David Bourget (Western Ontario)
David Chalmers (ANU, NYU)
Rafael De Clercq
Jack Alan Reynolds
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British Journal for the Philosophy of Science 41 (March):121-127 (1990)
My purpose in this brief paper is to consider the implications of a radically different computer architecure to some fundamental problems in the foundations of Cognitive Science. More exactly, I wish to consider the ramifications of the 'Gödel-Minds-Machines' controversy of the late 1960s on a dynamically changing computer architecture which, I venture to suggest, is going to revolutionize which 'functions' of the human mind can and cannot be modelled by (non-human) computational automata. I will proceed on the presupposition that the reader is familiar with some of the fundamentals of computational theory and mathematical logic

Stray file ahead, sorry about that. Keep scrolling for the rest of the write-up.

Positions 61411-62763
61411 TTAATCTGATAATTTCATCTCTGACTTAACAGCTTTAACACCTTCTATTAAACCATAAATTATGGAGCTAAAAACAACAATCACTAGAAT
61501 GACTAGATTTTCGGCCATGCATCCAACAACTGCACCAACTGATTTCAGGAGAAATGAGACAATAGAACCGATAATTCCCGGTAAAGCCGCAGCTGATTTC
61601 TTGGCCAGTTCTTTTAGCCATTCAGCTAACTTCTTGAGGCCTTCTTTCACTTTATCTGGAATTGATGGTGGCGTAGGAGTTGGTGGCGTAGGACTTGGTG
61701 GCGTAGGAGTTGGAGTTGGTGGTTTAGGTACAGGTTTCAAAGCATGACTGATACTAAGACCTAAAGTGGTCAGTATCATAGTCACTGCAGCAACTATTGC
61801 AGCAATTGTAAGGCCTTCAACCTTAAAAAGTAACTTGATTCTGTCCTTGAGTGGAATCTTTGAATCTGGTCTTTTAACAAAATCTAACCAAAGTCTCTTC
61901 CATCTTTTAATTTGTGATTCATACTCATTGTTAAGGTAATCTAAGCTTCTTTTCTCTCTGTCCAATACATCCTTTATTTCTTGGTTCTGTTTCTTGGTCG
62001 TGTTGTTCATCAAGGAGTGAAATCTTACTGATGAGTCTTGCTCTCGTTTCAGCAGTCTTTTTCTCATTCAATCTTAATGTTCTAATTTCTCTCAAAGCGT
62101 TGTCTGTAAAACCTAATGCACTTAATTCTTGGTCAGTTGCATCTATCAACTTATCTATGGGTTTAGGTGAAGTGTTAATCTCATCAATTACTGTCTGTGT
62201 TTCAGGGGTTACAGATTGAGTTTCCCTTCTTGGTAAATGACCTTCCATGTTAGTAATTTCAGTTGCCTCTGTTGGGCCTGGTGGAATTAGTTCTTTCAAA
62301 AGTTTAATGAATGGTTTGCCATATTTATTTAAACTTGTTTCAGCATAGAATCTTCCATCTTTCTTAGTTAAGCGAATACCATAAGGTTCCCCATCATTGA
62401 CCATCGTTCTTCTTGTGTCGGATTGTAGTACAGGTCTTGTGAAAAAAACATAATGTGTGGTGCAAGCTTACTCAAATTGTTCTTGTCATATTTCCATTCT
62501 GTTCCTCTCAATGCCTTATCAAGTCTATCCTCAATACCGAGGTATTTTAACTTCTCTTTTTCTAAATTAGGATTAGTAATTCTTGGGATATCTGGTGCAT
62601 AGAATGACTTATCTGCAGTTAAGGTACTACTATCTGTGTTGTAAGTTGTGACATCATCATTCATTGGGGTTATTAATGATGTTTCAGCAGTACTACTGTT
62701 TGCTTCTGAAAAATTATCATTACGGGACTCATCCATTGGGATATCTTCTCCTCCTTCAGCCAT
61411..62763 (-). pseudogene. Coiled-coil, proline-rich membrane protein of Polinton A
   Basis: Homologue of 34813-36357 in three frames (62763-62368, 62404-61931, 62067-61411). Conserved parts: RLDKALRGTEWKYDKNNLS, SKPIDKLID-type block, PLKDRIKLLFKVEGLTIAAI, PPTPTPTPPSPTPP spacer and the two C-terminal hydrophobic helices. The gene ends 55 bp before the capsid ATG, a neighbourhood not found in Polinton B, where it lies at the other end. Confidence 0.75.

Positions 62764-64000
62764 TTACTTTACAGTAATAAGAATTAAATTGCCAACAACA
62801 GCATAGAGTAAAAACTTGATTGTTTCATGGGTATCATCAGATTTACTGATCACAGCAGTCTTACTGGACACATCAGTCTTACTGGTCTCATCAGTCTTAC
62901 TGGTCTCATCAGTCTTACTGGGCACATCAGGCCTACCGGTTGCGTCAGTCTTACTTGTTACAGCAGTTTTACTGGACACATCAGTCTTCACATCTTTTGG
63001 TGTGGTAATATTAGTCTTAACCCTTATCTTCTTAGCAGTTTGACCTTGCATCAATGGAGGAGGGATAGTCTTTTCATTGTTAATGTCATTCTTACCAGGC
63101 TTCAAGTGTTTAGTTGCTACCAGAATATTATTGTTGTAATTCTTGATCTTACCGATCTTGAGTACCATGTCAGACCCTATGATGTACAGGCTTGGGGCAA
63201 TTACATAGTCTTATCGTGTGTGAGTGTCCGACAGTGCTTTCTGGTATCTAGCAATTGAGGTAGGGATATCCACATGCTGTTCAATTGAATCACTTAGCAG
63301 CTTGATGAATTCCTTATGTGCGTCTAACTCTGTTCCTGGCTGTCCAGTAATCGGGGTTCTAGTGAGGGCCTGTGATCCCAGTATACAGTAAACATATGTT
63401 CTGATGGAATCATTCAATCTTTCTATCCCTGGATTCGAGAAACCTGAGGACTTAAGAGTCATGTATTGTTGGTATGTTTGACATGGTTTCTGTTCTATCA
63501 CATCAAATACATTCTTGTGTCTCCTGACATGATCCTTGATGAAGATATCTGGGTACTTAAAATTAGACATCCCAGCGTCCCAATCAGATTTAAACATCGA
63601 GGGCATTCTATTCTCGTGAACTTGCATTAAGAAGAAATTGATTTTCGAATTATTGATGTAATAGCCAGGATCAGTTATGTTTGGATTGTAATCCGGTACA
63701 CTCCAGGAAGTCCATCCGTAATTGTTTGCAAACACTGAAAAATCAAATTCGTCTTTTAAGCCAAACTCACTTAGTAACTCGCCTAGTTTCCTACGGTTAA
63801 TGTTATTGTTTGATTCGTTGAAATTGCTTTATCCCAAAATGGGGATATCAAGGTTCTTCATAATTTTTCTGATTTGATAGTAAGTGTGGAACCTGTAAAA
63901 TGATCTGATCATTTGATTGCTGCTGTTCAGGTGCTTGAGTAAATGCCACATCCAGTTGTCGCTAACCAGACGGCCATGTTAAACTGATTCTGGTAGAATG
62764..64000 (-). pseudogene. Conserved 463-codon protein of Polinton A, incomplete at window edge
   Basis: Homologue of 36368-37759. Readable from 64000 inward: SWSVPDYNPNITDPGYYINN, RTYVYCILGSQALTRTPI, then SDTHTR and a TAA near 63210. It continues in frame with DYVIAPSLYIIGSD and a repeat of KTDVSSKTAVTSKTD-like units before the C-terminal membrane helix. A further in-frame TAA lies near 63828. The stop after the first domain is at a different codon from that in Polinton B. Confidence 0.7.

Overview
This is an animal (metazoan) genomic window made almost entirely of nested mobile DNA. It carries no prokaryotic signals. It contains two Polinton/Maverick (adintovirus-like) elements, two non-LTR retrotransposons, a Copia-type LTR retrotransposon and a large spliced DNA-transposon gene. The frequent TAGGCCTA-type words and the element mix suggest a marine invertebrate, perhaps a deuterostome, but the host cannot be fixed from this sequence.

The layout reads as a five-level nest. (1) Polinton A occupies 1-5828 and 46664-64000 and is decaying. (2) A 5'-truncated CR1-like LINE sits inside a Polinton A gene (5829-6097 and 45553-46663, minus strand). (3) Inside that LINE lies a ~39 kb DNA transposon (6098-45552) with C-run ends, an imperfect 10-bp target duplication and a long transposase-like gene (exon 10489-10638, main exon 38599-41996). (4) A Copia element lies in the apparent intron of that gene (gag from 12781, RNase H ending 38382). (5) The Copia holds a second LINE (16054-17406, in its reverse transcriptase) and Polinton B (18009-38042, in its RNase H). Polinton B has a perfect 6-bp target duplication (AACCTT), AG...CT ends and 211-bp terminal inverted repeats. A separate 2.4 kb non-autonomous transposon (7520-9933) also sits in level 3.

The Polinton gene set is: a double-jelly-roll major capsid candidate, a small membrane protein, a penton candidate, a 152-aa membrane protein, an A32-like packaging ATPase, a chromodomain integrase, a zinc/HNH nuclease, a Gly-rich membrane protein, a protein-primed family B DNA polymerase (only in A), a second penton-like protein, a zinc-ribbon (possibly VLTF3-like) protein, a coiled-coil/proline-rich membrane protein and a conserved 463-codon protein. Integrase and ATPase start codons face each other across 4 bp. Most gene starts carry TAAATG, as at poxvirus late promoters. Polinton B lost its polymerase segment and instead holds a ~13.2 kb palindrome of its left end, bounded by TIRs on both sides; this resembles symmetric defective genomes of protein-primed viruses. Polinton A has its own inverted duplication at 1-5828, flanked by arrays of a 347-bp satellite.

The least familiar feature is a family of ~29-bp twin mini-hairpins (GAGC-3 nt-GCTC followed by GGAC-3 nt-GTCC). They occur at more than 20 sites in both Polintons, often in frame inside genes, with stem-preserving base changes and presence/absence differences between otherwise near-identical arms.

|Keywords||Cognitive Science Goedel Theorem Machine Mind Science|
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